Chapter 2: Foundational Materials and Program Infrastructure

The History of the Organizational Sentencing Guidelines and the Emergence of Effective Compliance and Ethics Programs

On November 1, 1991, the Federal Sentencing Guidelines for Organizations (found in “Chapter Eight: Sentencing of Organizations” in the 2018 Guidelines Manual) went into effect. The United States Sentencing Commission (hereinafter referred to as the Commission or the USSC) promulgated the original set of organizational guidelines after several years of study, and the organizational guidelines have been amended comprehensively only twice in their 32-year history.[2]

This paper traces the historical development of the organizational guidelines, with particular emphasis on the development of organizational sentencing policy relating to effective compliance and ethics programs. The carrot-and-stick philosophy that undergirds the organizational guidelines rests on the realization that corporations can, and should, be incentivized to self-police, and with respect to compliance and ethics, the organizational guidelines have ushered in an unprecedented era of corporate responsibility. Over time, compliance programs have had an impact that extends well beyond the criminal justice arena. A fundamental understanding of the historical development of the organizational guidelines not only provides a foundation for the consideration of future changes to those guidelines, it also aids organizations in the adoption of standards for effective compliance and ethics programs.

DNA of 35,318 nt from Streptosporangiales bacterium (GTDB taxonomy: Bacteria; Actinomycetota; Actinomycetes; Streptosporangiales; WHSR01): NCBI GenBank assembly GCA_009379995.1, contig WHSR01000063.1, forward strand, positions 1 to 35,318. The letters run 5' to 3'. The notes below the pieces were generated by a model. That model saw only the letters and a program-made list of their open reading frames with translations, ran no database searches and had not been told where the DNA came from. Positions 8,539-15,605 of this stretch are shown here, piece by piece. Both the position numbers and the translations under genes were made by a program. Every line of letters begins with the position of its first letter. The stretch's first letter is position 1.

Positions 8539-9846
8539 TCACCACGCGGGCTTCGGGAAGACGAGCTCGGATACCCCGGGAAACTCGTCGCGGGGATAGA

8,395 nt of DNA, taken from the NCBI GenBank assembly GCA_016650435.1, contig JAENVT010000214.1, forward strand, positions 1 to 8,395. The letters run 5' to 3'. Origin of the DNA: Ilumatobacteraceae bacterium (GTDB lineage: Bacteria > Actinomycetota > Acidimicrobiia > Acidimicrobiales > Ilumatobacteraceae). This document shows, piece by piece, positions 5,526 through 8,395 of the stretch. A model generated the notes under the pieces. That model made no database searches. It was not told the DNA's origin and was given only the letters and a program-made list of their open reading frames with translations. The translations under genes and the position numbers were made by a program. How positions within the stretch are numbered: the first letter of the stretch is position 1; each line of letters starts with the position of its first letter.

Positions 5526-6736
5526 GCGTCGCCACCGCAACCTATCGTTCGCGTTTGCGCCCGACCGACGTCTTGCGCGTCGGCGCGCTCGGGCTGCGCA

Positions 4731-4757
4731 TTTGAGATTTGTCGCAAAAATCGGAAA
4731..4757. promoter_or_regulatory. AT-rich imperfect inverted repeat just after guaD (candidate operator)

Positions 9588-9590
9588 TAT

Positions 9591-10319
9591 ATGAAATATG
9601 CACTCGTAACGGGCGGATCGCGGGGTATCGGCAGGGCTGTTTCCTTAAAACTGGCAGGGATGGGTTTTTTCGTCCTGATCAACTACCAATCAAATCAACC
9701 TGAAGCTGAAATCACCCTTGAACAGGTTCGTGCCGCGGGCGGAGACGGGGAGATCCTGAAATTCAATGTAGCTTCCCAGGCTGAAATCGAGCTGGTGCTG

Part I of this paper provides a brief discussion of the events leading to the creation of the USSC and its statutory mandates from Congress. Parts II, III, and IV document three distinct stages in the USSC’s efforts to promulgate the initial set of organizational guidelines. Part V discusses the events leading to the comprehensive guideline changes made to Chapter Eight in 2004, including the elevation of the criteria for an effective compliance and ethics program from the commentary into a separate guideline. Part VI discusses the next set of comprehensive changes made in 2010. Finally, Part VII summarizes the organizational guidelines’ impact outside the criminal justice arena.

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